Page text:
COP27 reaches final deal: 'Clearly this will not be enough'
After negotiations that stretched deep into Saturday night, participants at the UN climate summit in Egypt's Sharm el-Sheikh adopted a final declaration on Sunday morning. The deal calls for a "rapid" reduction in greenhouse gas emissions and reaffirms the target of limiting global warming to 1.5 degrees Celsius. However, there is no sign of progress on a farewell to fossil fuels.
Several countries, including India, have recently advocated for a gradual exit from all fossil fuels at COP27 in Sharm el-Sheikh. The final text, however, simply adopts the wording already adopted in Glasgow, much to the dismay of the most progressive countries on this issue.
“Our planet is still in the emergency room"
Shortly before the summit ended, participants did agree on a loss and damage fund for particularly vulnerable countries. Through the fund, rich countries would provide resources for climate damage already suffered in developing countries. Countries already feeling the effects of global warming, such as Pakistan, have been calling for such a fund for some time. How much money will go to the fund, who exactly should contribute and which countries might receive money all remain to be discussed in the coming year.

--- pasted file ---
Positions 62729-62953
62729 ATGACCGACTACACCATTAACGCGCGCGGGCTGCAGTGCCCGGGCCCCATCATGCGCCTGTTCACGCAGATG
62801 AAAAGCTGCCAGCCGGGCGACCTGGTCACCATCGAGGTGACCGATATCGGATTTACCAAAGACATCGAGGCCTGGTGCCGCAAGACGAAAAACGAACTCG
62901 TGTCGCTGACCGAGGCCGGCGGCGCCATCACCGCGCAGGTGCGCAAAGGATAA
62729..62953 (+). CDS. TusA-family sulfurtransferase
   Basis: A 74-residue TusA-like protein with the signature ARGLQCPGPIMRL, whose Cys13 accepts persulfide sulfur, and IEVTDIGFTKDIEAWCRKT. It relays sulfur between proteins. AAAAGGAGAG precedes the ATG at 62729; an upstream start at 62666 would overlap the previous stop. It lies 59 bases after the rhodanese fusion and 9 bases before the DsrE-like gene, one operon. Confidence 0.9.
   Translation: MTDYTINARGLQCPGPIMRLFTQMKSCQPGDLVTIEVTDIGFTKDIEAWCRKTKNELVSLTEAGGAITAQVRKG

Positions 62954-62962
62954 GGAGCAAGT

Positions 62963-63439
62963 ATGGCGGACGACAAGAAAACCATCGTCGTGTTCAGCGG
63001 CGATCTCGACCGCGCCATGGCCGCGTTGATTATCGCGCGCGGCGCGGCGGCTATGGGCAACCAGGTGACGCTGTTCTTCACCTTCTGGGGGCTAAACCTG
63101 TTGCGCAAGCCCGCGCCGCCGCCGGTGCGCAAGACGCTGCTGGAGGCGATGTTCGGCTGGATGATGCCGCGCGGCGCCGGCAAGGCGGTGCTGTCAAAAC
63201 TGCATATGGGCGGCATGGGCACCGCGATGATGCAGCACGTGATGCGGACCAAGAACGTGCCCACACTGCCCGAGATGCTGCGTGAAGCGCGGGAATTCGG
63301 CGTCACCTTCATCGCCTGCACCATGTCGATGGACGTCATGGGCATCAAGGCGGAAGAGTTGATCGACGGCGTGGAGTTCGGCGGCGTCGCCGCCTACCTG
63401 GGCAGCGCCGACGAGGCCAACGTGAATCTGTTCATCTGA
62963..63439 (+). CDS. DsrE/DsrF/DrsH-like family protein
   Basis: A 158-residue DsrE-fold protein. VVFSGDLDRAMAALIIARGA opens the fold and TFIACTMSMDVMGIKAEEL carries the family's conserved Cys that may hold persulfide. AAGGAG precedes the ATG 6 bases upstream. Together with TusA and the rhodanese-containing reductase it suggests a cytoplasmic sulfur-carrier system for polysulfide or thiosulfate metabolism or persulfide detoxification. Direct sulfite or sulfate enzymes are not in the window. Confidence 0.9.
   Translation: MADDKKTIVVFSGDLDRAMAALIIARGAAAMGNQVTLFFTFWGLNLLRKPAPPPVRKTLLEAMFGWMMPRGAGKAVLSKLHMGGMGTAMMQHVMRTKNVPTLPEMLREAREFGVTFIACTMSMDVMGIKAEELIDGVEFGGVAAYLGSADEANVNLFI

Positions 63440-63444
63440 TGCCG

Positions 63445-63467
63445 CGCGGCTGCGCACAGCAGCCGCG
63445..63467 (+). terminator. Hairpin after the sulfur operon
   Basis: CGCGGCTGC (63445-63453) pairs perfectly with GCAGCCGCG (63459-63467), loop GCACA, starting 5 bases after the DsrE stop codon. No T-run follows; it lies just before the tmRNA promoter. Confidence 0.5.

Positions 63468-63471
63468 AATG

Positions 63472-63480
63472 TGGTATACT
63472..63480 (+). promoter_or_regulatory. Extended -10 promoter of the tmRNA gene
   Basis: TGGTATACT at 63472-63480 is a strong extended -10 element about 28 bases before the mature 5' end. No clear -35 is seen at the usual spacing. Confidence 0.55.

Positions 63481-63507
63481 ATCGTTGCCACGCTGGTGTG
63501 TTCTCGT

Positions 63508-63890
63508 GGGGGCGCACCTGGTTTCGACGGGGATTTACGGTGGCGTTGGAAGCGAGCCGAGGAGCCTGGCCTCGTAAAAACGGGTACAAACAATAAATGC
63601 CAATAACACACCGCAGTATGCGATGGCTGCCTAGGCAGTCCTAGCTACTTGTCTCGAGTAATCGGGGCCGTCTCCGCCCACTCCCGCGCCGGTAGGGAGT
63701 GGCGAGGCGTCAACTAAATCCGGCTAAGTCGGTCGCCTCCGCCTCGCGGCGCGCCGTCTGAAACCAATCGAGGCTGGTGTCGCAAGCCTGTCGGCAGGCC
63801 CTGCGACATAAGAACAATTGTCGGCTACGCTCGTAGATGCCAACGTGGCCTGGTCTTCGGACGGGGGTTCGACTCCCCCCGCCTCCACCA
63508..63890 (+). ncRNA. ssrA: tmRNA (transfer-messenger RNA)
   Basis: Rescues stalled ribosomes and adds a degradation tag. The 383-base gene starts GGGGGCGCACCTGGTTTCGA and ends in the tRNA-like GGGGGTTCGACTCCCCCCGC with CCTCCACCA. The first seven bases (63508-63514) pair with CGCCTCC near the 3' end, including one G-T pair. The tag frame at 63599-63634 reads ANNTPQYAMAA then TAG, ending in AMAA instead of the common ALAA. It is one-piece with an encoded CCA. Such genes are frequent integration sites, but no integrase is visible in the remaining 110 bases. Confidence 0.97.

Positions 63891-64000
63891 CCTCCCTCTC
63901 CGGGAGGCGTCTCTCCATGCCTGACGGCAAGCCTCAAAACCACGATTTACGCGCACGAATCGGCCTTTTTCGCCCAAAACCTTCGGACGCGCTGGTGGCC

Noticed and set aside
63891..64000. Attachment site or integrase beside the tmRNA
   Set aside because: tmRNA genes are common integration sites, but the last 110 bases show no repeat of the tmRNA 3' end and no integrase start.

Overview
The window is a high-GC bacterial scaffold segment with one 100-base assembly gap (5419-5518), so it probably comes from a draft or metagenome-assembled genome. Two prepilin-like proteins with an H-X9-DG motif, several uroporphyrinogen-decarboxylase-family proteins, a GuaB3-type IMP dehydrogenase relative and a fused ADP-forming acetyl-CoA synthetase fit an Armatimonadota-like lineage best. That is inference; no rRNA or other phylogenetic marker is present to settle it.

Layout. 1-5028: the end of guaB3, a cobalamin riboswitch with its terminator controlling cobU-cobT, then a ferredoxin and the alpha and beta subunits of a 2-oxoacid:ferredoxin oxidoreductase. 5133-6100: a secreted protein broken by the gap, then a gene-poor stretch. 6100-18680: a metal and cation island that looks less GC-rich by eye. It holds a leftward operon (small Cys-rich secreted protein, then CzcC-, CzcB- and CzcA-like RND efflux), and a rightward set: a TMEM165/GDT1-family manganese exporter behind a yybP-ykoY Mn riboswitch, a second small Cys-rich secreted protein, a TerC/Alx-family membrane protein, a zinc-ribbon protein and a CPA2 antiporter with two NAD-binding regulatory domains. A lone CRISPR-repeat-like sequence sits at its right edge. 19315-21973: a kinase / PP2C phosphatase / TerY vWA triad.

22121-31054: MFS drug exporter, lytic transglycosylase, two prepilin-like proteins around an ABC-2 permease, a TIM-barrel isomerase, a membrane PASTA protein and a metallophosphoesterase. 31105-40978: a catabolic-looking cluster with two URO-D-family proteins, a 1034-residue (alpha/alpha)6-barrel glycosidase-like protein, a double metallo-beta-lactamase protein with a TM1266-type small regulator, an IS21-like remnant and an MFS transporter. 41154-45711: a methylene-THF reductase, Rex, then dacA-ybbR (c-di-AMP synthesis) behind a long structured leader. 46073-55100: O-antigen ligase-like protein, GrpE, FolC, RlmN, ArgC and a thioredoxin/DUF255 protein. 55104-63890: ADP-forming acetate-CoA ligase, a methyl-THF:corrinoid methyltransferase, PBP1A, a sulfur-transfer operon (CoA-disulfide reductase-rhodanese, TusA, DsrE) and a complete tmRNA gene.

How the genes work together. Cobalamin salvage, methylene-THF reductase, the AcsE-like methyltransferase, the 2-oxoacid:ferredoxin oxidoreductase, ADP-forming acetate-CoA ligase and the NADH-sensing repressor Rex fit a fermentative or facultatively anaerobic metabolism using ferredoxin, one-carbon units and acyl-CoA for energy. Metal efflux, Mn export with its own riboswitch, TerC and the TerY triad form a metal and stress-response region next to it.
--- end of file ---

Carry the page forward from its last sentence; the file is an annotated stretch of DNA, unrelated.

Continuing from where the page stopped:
UN Secretary-General Antonio Guterres expressed disappointment over the COP27's lack of ambition on Sunday. “Our planet is still in the emergency room. We need to drastically reduce emissions now and this is an issue this COP did not address,” Guterres said after the climate summit.
In an earlier statement, Guterres did praise the creation of the loss and damage fund for particularly vulnerable countries. "Clearly this will not be enough, but it is a much-needed political signal to rebuild broken trust," said Guterres. The voices of those on "the front lines of the climate crisis" need to be heard.
Egypt's Foreign Minister Sameh Shukri (Centre) speaks during the closing session of the COP27 climate conference at Sharm el-Sheikh, Egypt © JOSEPH EID / AFP